Speaking of increases in value, I just returned from Mid-Ohio Con in Columbus, and I saw there a strong trend toward dealers factoring estimated CGC premiums into the prices of their unslabbed Silver Age comics. In one case, I wanted to buy an unslabbed copy of FANTASTIC FOUR #1 in NM (9.4?), but couldn't afford it at the $2,000 asking price. The dealer apologized for the high asking price, but explained that he thought he could get at least $2,500 if he had the book slabbed. In another instance, I was with a fellow dealer looking at a private collection where the seller wanted 75% of NM Guide for his AMAZING SPIDER-MAN #1. My friend agreed to go to that high a percentage only because he firmly believed that he could mark the book up to at least 50% over Guide, if it were slabbed. Clearly, the potential for premium pricing based on CGC certification is changing the way that dealers think about the pricing of high-grade Silver Age.
Based on those observations, if I could give just one bit of cogent advice to comics collectors right now, it would be to buy up all the high-grade Silver Age you can find at current Guide. The rush to slab these books is rapidly eating away at the available supply, and I see significant shortages looming in the near future. No one can ever make absolute predictions, but I see the prices of high-grade Silver Age comics rising very rapidly over the next year. Even if the current trend toward slabbing comics goes away, the fact that people are now actively looking for them has highlighted their scarcity. In any collectibles field, scarcity, combined with high demand, almost inevitably leads to increases in asking prices.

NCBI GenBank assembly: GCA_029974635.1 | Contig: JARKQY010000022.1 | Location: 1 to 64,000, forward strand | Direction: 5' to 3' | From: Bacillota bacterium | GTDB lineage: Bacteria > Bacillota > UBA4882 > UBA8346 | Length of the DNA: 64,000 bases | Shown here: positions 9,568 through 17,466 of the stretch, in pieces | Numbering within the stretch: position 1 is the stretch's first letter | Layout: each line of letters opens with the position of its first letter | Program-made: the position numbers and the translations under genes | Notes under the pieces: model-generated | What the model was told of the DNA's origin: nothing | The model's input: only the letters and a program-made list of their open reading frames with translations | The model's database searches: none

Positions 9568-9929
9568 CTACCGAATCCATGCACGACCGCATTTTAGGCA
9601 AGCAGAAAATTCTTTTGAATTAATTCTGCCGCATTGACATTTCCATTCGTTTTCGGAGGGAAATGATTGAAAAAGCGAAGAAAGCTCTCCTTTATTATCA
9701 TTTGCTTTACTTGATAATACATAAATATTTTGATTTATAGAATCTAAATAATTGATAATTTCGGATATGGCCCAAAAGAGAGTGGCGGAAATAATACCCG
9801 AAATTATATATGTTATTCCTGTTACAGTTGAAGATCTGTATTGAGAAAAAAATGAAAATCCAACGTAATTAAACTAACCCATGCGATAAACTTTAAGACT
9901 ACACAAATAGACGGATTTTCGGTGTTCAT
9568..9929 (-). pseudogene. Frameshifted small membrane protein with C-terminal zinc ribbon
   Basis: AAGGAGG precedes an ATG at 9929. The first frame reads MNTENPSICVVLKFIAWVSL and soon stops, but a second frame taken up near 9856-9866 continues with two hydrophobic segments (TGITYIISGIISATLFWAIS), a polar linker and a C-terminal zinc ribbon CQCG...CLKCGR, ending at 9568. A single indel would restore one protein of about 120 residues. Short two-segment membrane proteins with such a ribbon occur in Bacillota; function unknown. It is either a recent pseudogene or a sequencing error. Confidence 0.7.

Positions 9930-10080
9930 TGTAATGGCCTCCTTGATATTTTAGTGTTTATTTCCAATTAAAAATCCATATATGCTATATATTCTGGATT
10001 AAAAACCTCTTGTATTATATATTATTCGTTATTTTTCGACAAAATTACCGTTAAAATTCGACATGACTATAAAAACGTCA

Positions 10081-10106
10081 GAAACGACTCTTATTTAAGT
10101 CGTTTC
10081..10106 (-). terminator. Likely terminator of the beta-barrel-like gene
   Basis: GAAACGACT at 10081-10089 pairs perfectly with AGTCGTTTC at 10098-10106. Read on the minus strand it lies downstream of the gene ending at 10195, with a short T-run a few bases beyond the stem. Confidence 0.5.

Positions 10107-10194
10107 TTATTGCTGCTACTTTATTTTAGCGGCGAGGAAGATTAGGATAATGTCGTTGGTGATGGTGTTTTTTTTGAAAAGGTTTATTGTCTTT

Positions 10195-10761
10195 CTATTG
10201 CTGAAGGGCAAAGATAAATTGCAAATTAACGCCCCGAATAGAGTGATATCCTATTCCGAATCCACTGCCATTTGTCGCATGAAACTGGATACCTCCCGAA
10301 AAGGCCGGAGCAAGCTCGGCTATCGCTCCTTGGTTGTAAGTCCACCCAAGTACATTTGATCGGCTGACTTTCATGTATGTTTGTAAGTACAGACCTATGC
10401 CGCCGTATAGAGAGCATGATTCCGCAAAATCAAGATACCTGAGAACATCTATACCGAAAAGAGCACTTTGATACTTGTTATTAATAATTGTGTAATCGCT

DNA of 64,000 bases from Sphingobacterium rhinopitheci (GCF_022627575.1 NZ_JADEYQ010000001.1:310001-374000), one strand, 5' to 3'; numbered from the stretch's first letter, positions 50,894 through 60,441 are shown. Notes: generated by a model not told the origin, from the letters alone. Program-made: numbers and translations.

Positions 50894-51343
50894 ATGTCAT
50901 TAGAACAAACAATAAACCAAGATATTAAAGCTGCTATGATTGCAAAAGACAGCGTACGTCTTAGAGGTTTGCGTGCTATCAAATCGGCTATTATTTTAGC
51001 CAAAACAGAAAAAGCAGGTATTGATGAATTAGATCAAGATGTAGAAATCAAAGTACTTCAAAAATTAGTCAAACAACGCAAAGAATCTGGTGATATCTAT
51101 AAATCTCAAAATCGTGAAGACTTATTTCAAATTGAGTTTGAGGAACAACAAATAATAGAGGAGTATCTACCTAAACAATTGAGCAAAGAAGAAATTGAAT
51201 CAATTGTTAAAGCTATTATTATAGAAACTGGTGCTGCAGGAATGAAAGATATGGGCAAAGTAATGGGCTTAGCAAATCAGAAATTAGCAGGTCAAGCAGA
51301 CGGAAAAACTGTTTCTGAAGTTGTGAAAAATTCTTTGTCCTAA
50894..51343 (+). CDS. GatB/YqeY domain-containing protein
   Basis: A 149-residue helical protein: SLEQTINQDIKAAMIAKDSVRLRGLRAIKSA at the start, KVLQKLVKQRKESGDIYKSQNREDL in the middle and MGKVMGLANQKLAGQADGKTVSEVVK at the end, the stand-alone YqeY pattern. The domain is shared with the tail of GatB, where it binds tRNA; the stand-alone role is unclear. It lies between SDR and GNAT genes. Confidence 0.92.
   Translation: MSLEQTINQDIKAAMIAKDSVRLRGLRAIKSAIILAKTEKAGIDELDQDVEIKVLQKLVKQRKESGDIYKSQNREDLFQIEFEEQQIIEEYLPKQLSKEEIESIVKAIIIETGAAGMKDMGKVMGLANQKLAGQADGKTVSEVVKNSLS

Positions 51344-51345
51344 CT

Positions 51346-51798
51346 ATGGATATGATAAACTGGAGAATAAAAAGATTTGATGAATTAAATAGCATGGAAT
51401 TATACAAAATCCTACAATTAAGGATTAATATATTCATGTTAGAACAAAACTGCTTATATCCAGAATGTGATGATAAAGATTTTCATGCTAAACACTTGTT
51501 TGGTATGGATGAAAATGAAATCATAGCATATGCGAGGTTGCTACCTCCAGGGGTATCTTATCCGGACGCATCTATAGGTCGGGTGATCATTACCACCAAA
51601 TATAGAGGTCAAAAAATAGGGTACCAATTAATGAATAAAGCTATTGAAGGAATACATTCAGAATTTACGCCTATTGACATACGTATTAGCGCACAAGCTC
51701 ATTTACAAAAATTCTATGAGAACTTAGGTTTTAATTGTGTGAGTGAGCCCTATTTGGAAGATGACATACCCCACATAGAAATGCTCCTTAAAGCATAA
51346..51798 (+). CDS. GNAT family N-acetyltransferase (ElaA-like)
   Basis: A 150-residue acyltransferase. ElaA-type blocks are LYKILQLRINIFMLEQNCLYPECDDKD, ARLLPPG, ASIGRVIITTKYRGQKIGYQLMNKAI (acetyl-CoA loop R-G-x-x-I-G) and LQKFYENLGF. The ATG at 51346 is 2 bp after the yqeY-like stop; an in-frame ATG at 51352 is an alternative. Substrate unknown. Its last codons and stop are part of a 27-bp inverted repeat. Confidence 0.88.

I think this trend toward higher prices has already begun, but will probably not be reflected in the Price Guides for at least another six months. I've gone to nearly a dozen conventions this year as a wholesale buyer, and I've seen a steady increase in the level of activity in all aspects of the comics collecting hobby. Collectors are not only seeking out CGC comics, but also comics in just about every back issue genre imaginable. There was a chill on the comics market after September 11th, but the recovery of the National Comics Show (promoted by Big Apple Conventions in Manhattan three weeks ago), and strong attendance at last week's Mid-Ohio Con, lead me to believe that 2002 may well be the biggest year in history for back issue comics demand. Already we're setting new back issue sales records almost every week at Mile High Comics, so I can easily foresee next year starting off with a strong surge in consumer demand for old comics. Let's keep our fingers crossed, but it sure looks like the good times are back! This is great news not only for comics dealers, but also for anyone with a personal comics collection. There's nothing like a vibrant and growing market to ease the anxiety of investing in a collectibles field.
Next week I'll cover pricing trends I'm seeing on low-grade Silver Age and Golden Age comics.